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Research Article  |   January 2000
Playfulness in Children With and Without Disability: Measurement and Intervention
Author Affiliations
  • Ann Mari Okimoto, MS, OTR, is Occupational Therapist, 1309 Maleko Street, Kailua, Hawaii 96734
  • Anita Bundy, ScD, OTR, is Professor, Occupational Therapy Department, Colorado State University, Fort Collins, Colorado
  • Jodie Hanzlik, PhD, OTR, is Professor and Head, Occupational Therapy Department, Colorado State University, Fort Collins, Colorado
Article Information
Neurologic Conditions / Pediatric Evaluation and Intervention / Rehabilitation, Participation, and Disability / Parenting
Research Article   |   January 2000
Playfulness in Children With and Without Disability: Measurement and Intervention
American Journal of Occupational Therapy, January/February 2000, Vol. 54, 73-82. doi:10.5014/ajot.54.1.73
American Journal of Occupational Therapy, January/February 2000, Vol. 54, 73-82. doi:10.5014/ajot.54.1.73
Abstract

Objective. The differences in playfulness between young children with cerebral palsy and developmental delays and children who are typically developing, and the comparative effects of two interventions (one focused on improving mother–child interaction patterns, the other a neurodevelopmental treatment [NDT] session) on children’s playfulness were examined in this study. Reliability and validity of the Test of Playfulness (ToP) also were examined.

Method. Three trained raters used the ToP to score 38 children, half with cerebral palsy and developmental delays and half typically developing, as they played with their mothers. Mental ages of the children ranged from 3 to 18 months. The mother–child dyads in which the children had cerebral palsy and developmental delays were then randomly assigned to an intervention group. After a 1-hr intervention to improve mother–child interaction, the children were rescored on the ToP.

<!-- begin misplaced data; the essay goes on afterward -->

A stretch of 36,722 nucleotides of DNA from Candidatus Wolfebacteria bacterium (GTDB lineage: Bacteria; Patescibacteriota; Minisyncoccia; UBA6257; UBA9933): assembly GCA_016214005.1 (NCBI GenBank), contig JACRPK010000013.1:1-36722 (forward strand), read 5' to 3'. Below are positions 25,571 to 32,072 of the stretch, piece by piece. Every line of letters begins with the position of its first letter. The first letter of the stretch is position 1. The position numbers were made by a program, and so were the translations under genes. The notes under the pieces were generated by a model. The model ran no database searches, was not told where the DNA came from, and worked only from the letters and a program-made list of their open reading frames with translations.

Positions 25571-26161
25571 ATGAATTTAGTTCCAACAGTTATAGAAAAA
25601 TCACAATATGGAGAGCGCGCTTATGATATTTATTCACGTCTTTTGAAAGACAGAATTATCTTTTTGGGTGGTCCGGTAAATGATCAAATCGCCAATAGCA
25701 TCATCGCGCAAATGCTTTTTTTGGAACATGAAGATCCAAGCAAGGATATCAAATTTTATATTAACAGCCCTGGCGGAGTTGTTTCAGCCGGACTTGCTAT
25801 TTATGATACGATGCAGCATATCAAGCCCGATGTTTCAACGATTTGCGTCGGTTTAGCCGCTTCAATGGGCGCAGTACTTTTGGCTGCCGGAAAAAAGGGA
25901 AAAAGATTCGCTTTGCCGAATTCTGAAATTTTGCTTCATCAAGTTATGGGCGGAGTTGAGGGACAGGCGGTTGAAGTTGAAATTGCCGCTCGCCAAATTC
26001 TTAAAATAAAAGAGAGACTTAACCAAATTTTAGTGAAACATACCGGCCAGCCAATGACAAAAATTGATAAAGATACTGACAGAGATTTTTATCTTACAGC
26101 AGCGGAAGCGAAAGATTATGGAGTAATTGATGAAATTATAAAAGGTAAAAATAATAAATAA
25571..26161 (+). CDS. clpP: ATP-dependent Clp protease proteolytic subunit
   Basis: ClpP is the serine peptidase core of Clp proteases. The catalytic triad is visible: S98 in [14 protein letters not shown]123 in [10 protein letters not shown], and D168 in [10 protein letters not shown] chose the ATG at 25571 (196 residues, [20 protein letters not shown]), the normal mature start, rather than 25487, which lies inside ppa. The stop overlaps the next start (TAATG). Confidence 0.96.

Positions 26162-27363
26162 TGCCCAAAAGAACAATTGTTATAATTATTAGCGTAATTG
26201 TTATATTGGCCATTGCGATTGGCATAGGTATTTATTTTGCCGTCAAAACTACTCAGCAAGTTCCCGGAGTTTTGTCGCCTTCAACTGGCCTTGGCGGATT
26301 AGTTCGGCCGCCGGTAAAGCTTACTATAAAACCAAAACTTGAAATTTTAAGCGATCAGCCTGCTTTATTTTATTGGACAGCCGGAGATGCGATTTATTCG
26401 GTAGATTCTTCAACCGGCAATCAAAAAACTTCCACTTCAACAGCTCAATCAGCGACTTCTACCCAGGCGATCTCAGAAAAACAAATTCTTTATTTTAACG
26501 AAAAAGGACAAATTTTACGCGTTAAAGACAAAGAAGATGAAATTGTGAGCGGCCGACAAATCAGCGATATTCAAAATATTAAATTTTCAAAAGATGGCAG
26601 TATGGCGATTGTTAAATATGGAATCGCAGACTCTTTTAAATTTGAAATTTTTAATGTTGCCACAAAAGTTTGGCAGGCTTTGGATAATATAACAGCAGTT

Results. After examination of ToP reliability and validity, children with cerebral palsy and developmental delays were found to score significantly lower on the ToP than their peers who were typically developing. In addition, children whose mothers received an intervention to improve mother–child interactions scored significantly higher on the ToP after intervention than before intervention. However, the gain scores of children whose mothers received the intervention were not significantly higher than those of children who received direct NDT.

Conclusion. The results suggested that when the shared goal of parents and therapists is to enable children to express their inherent playfulness, intervention to improve parent– child interactions may be more potent than intervention directed at improving the child’s developmental skills.